1948: Metabolism, Endocrinology and nutrition
In 1948, Dr. Robert H. Williams, a nationally prominent endocrinologist, was appointed to chair the newly established Department of Medicine at the University of Washington School of Medicine.
He founded the Division of Endocrinology - the department's first subspecialty division - the same year and headed the division and was chair of the Department of Medicine from 1948-1963. He continued as division head until 1975.
In 1978, the division name was changed from Endocrinology to its present name, Division of Metabolism, Endocrinology and Nutrition.
The Division of Gastroenterology was established in 1949 by Dr. Wade Volwiler, who led the division for 31 years. Dr. Volwiler was a gastroenterologist and physician-scientist who studied malabsorption in the gastrointestinal tract.
The Division of Hematology was founded in 1949 by Dr. Clement Finch who led the division until 1981.
Over the years, the division flourished into one of the top academic hematology programs nationally with faculty members contributing major impacts on blood and blood cancer research, patient care, and training the next generation of hematology investigators and physicians.
The Division of Cardiology was founded in 1950, and its clinical and research lineages are both traced to Dr. Robert A. Bruce, the founding Division Head.
Bruce developed the exercise treadmill test that bears his name: the “Bruce Protocol,” which remains the gold standard for evaluating human cardiovascular function in both clinical and research settings.
Cardiology faculty continue to expand Bruce’s legacy by combining world-class clinical care with ground-breaking research that uses clinical, population, and laboratory-based approaches.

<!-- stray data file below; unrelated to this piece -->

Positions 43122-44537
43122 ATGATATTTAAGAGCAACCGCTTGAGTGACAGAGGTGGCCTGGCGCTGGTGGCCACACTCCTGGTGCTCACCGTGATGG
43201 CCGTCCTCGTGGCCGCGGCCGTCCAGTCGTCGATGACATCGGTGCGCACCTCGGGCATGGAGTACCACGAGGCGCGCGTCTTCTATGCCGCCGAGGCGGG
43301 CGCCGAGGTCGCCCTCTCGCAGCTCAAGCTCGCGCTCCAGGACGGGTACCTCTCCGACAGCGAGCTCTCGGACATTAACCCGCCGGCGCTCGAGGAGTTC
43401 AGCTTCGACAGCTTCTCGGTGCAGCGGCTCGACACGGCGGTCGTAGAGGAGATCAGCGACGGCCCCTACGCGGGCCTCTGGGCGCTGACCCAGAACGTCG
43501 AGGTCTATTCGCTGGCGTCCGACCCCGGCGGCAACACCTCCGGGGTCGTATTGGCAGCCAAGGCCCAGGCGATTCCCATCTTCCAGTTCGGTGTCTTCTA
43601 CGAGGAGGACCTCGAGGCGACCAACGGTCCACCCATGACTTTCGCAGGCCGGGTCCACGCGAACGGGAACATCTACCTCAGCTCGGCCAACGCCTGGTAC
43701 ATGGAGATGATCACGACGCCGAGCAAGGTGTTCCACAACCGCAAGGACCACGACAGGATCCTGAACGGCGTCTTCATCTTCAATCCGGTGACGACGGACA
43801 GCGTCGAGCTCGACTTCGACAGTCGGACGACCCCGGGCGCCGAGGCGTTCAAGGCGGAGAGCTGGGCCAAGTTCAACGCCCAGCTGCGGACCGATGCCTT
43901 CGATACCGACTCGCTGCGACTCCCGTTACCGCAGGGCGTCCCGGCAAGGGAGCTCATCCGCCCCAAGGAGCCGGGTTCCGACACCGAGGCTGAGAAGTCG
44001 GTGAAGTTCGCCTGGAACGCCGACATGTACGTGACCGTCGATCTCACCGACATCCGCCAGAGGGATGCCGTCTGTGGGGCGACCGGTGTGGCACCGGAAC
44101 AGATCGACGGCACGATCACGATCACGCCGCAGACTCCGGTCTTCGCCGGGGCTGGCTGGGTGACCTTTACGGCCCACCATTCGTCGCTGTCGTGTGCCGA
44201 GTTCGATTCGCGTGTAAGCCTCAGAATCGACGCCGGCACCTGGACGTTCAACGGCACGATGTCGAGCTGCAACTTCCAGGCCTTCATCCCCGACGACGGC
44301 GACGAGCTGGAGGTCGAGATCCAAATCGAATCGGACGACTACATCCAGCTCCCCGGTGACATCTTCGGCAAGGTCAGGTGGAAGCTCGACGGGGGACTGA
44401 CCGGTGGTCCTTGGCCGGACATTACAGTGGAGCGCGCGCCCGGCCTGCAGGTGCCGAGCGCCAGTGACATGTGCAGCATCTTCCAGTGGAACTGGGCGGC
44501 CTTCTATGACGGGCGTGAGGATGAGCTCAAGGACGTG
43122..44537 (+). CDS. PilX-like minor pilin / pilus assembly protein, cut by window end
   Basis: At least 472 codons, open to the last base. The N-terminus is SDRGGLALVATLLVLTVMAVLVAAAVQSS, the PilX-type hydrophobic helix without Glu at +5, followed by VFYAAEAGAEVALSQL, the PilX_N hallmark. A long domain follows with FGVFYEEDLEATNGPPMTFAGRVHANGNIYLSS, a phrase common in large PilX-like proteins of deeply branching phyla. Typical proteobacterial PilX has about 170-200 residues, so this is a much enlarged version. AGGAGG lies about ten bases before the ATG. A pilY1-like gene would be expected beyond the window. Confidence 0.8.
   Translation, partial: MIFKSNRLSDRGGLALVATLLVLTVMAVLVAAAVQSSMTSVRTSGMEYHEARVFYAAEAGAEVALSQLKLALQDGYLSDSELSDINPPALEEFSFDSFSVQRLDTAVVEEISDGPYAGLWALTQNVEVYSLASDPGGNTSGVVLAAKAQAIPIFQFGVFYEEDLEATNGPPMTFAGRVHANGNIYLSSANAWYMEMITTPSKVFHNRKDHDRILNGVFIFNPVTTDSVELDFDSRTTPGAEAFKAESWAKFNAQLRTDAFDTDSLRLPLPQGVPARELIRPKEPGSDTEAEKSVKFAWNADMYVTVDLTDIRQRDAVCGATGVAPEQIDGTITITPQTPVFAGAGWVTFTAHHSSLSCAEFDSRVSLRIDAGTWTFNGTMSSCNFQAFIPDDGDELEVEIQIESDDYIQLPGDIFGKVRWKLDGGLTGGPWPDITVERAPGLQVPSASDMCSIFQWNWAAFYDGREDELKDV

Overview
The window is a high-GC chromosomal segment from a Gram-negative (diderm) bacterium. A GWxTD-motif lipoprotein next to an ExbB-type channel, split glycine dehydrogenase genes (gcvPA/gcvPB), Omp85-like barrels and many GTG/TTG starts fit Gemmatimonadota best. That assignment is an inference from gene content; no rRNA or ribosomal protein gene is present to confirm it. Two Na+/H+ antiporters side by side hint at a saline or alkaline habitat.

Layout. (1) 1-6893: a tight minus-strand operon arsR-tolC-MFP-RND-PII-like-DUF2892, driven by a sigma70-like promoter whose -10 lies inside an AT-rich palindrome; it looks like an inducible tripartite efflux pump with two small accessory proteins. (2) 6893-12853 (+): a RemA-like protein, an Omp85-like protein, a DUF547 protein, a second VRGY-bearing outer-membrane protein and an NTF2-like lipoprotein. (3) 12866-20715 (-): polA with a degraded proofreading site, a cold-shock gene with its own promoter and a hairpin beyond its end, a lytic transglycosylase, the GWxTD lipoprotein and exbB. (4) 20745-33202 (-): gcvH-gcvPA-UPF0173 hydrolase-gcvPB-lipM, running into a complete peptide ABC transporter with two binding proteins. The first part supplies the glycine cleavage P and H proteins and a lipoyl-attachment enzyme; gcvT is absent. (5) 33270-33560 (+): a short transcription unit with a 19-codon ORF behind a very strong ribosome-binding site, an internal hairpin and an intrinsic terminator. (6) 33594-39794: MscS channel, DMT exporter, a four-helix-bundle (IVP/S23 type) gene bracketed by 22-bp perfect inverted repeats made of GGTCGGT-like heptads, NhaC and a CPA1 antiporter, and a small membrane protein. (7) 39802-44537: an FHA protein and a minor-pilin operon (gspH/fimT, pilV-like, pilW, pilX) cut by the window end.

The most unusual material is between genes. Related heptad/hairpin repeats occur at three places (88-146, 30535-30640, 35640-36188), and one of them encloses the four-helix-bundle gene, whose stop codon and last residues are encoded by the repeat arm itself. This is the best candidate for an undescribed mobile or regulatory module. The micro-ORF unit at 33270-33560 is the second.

1957: Medical Genetics
The Division of Medical Genetics was founded in 1957 by Dr. Arno Motulsky, and the Medical Genetics Clinic opened at University Hospital. Then one of the few genetic disease and counseling clinics in the country, it remains prominent today.
Dr. Motulsky was known as the “father of pharmacogenetics” and laid the foundation for the division’s role as a leader in genetic discovery.
The Division of Nephrology was established in 1958 by Dr. Belding Scribner and is regarded as the birthplace of outpatient dialysis worldwide. Over the past 65 years, divisional faculty have continued to lead and shape the field of nephrology.
Originally established as the Division of Arthritis, the Division of Rheumatology was founded in 1958 by Dr. John Decker and consisted of him and one other faculty member.
Today the division has expanded to over 60 members and is a national leader in the care of rheumatic conditions, in basic, translational, and clinical research, and training future leaders in rheumatology.
Founded in 1961, the Division of Dermatology has become a nationally recognized leader for its contributions to skin biology research and a center of excellence in dermatology clinical care and education. It is now the Department of Dermatology.
1963: Medical Oncology
The Division of Medical Oncology was founded in 1963 by Dr. E. Donnall Thomas, who would go on to receive the Nobel prize in 1990 for his pioneering work in bone marrow transplantation.
1965: Pulmonary, Critical Care and Sleep Medicine
The Division of Respiratory Diseases was founded in 1965 by Dr. John Butler and later renamed the Division of Pulmonary and Critical Care Medicine. Sleep Medicine was added to the division name in March 2017.
1976: Allergy and Infectious Diseases
In 1976, the Division of Infectious Diseases and the Division of Allergy were combined to form the new Division of Allergy and Infectious Diseases, led by Dr. Seymour Klebanoff.
1977: Gerontology and Geriatric Medicine
In 1977, the discipline of gerontology separated from the Division of Metabolism and Endocrinology, and the Division of Gerontology and Geriatric Medicine was established.
1985: General Internal Medicine
The Division of General Internal Medicine was established in 1985 with Dr. Thomas Inui as the first division head.
It is now the largest General Internal Medicine division in the country with an extensive portfolio of education and research programs, and primary and hospital care in many settings including five medical centers, numerous ambulatory care clinics, patients’ homes, supportive housing, and substance use treatment programs.